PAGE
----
I have spent quite a bit of time tuning and tweaking Dynamic Surroundings to have as small an impact on client side processing as possible. Because of the nature of what the mod does (particles, sound, etc.) players automatically assume it is some sort of performance hog. Though I cannot say that the mod will be a speed demon in all situations I think it will perform well for the majority of players that use something other than a potato for a computer.

Without a doubt the most intensive processing occurs when rendering the aurora shader. It is a complex graphical beast and does require a system that has some CPU and GPU power to it. If for some reason your system does not perform well rendering the shader you can configure Dynamic Surroundings to use the classic aurora render mechanism, or you can turn the feature entirely off.

The second most impactful feature is the waterfall splash effect. And it is more than likely due to sound lag. For very large falls many point sources of sound are created to give the sensory feel of being near a waterfall. Large quantities of sounds down in the sound engine could cause the engine to stutter a bit, and thus cause Minecraft to stutter during sound tick processing. If you encounter large falls and it causes problems you can disable the watersplash effect.

Dynamic Surroundings does take timings the various processes that it performs during a client tick. You can see the information that it collects by turning on Dynamic Surrounding debug logging, and hitting F3 to see the debug display. Here is picture of a what I see on my system running a debug build after about 4 minutes since client start:


So what does all this stuff mean?

Client Tick

This is a time measurement of how long a client tick takes based on the when the Dynamic Surroundings tick handler get’s called. This serves as a pretty good estimate as to how well the client is performing as it relates to a client tick. The timing values are color coded in magenta.

  • Client Tick Estimate of how long it takes to tick the client.
  • LastTick The amount of time since the last client tick was invoked.
  • TPS The calculated TPS based on the timing information that has been captured.


These timing measures are for each of the major areas of operation that occur during a client tick. There are two types of measures. The ones colored in aqua are actually executed by Dynamic Surroundings during a client tick event. The ones colored in gray are considered “out of band”, meaning that these operations occur outside the normal client tick, but do incur processing overhead because of Dynamic Surroundings features.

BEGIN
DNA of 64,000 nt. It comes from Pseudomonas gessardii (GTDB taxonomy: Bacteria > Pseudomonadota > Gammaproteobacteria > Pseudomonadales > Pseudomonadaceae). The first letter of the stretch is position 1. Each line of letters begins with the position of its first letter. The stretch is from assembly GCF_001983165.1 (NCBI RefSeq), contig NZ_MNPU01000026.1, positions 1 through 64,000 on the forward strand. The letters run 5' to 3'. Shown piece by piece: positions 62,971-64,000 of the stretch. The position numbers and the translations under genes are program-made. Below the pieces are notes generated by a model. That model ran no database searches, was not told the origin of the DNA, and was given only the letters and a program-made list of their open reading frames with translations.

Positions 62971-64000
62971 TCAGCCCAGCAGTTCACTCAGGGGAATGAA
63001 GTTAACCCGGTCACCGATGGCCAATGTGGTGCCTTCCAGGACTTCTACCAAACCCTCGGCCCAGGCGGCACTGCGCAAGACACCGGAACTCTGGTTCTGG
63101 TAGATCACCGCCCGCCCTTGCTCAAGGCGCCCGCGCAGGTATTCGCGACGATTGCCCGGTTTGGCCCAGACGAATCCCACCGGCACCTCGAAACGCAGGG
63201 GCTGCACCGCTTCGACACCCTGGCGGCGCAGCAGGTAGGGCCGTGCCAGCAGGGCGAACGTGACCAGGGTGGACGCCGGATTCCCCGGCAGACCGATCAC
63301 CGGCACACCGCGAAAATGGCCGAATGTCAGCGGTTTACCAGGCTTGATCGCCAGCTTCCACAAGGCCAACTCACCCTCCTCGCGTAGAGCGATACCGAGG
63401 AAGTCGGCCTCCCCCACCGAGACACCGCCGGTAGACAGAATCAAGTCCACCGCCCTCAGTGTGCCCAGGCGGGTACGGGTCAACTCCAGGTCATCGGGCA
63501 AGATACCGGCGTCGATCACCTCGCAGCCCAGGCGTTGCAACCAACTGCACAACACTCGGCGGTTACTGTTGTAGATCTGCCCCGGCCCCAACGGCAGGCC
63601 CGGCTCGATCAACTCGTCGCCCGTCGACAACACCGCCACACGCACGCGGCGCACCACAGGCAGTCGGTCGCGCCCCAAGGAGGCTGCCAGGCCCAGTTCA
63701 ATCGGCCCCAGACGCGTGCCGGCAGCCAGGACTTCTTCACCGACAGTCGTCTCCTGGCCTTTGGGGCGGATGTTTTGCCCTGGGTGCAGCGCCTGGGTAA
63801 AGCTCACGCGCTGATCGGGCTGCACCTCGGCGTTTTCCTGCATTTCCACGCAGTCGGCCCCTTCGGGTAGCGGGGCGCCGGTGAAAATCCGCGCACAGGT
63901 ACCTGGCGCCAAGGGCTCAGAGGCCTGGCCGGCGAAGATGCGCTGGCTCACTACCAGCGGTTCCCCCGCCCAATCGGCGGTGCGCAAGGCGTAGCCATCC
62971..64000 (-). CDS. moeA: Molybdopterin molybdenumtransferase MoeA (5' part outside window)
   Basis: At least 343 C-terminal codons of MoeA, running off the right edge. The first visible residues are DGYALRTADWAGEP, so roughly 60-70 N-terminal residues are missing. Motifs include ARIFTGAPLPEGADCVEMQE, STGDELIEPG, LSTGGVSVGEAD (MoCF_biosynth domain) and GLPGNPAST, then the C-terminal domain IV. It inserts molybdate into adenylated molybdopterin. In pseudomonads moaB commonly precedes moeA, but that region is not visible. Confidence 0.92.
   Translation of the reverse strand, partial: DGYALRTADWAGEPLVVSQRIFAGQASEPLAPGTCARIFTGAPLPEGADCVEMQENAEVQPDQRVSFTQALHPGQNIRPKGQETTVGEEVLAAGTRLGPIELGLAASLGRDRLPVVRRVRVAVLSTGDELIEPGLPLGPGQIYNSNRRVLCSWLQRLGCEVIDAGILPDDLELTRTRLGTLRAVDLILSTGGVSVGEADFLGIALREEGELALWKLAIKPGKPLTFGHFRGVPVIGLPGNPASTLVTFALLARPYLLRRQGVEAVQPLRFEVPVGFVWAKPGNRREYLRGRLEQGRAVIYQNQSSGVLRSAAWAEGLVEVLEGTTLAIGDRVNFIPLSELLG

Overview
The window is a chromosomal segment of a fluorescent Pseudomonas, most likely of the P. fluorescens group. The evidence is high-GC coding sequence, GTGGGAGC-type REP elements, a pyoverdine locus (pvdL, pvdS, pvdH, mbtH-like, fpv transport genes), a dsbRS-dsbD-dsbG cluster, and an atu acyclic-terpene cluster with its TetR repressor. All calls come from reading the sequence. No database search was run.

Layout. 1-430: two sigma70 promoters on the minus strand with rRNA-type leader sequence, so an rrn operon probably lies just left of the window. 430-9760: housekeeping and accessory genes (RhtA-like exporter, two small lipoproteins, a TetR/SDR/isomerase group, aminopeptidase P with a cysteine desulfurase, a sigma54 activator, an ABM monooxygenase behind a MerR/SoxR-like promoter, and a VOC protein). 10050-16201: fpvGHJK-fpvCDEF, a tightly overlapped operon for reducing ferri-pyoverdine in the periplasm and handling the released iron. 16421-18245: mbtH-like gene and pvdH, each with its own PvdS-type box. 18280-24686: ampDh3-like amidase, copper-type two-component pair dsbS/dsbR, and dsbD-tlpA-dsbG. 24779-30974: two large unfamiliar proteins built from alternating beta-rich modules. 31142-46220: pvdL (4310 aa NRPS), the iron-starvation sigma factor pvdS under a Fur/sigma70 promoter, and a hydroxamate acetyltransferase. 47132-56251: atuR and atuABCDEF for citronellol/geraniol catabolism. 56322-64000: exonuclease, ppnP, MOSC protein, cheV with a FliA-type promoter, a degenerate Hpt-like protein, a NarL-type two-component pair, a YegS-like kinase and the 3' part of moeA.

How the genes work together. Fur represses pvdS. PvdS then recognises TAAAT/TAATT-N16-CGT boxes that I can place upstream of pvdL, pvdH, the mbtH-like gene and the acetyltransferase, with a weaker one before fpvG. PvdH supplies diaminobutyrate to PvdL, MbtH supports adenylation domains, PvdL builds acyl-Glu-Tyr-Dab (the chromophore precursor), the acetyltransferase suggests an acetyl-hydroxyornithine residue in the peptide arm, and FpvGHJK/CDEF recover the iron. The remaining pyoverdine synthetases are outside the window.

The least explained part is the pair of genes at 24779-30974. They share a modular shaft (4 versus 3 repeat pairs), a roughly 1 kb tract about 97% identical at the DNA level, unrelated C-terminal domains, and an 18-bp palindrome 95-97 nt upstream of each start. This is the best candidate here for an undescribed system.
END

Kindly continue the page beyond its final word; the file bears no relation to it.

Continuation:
• State Handler Dynamic Surroundings gathers up a lot of state information about the player and the environment and stores it in one place. This is to reduce redundant calls, especially if they are expensive.
  • Area Block Effects This is where several area scanners examine the environment around the player to do block effects like frog croaks, bees, bubbles in water, fire jets, etc.
  • Fog Handler Dynamic Surroundings calculates a variety of different fog equations, such as weather, morning fog, etc. These calculations occur per tick.
  • Fog Rendering This is the accumulated time between ticks taken by fog color and density routines when rendering. Since it is during the render pass it is out of band.
  • Particle Systems Time taken processing Dynamic Surroundings particle systems, such as the waterfall splash/sound effect.
  • Biome Sound Effects Time taken examining the area around the player and figuring out the biome sounds to play, as well as other effects like player health heartbeat and biome spot sounds (birds, insects, etc.)
  • Aurora Effect Includes things like spawning and tracking aurora against the diurnal cycle.
  • Aurora Render Similar to Fog Rendering, but applies to the aurora visual effect.
  • Weather At the moment this only includes lightning effects outside Minecraft’s strike processing.
  • Special Effects Minimal handler that processes data from Entity Effect Updates.
  • Entity Effect Updates This includes all special entity effects, such as footsteps, frost breath, entity chat, etc. This includes players. Processing occurs during the client side LivingUpdateEvent thus is considered out of band.
  • Sound Effects Responsible for maintaining sound emitters, handle sound blocking, culling, sound replacement, and mood processing.